To What Extent Is Macbeth Responsible for His Own Downfall? Essay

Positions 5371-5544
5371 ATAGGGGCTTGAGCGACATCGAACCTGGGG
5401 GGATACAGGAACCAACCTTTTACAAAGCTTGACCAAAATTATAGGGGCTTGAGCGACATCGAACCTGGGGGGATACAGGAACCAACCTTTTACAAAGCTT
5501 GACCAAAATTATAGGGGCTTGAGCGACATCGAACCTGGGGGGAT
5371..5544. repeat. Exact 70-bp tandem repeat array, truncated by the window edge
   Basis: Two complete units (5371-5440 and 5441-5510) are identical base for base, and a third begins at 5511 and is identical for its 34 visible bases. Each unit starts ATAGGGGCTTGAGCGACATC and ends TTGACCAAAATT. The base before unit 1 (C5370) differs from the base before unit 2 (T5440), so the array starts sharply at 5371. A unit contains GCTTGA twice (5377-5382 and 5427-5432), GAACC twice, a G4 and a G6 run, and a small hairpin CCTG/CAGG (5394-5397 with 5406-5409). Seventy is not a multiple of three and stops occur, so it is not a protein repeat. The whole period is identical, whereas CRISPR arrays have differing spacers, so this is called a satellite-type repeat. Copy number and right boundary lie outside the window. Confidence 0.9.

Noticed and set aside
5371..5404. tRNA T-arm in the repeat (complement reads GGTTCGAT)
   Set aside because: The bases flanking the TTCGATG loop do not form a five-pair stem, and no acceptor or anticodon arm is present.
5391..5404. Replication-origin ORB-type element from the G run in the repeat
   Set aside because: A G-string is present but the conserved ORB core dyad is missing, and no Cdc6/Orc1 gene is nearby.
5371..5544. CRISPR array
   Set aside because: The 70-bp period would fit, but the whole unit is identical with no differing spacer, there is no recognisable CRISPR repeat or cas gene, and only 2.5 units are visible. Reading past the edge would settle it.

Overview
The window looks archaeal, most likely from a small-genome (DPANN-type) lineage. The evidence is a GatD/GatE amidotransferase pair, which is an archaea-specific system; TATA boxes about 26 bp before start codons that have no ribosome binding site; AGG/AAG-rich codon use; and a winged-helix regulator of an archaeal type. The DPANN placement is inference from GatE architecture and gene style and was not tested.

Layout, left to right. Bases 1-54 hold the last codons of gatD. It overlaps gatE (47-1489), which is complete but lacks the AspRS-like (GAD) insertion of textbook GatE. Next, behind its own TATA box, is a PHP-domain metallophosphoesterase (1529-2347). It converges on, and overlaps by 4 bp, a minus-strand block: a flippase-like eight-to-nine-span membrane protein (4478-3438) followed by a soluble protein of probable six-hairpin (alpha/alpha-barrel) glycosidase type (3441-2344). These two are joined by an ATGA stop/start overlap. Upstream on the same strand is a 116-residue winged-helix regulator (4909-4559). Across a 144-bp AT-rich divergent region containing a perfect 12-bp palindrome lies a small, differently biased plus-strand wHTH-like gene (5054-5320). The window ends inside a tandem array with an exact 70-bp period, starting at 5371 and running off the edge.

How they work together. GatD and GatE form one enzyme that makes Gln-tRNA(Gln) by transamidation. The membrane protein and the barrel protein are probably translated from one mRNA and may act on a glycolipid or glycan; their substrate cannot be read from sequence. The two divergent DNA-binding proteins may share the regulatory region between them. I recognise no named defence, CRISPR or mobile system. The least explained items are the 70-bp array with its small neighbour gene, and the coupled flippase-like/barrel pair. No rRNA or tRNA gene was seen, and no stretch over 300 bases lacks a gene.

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To what extent is Macbeth responsible for his own downfall? “I am thane of Cawdor. If good, why do I yield to that suggestion whose horrid image doth unfix my hair...” (Act 1, Scene 3, Page 6). “Why do I yield to that suggestion…” That suggestion Macbeth is referring to is that of killing King Duncan. Nowhere in that quote does Shakespeare mention Macbeth saying “we”. As a matter of fact, the word “we” was never uttered when Macbeth was formulating his next murders. “We” would be insinuating that there was more than one party responsible for the killing of King Duncan as well as his other victims. It was Macbeth’s greed, relentlessness and cowardliness that led to his own downfall. Many readers could argue that the Witches were responsible for Macbeth’s downfall. After all, it was their twisted prophecies and apparitions that started the whole affair. Then, there are those who could argue that it was Macbeth’s wife, Lady Macbeth, who is responsible for Macbeth’s downfall. It was her instigation and nagging, that ultimately caused Macbeth's downfall and consequently, her own. However, the truth of the matter is that Macbeth is solely responsible for his own demise. There is a fine line between ambition and greed; a line that Macbeth overstepped tremendously. After being prophesied by the three witches that he is to become the Thane of Cawdor and king, Macbeth, almost instantaneously, considered the possibility of killing King Duncan. Of course, like any human being, Macbeth weighed up the odds and realized he was in a good position already; after leading an army to victory, he was well respected by those around him. In addition to weighing up the odds, he also understands that it was not necessary for him to tamper with what is already destined to become his fate. Stating, “If chance will have me king, why, chance may crown me without my stir.” (Act 1, Scene 3,

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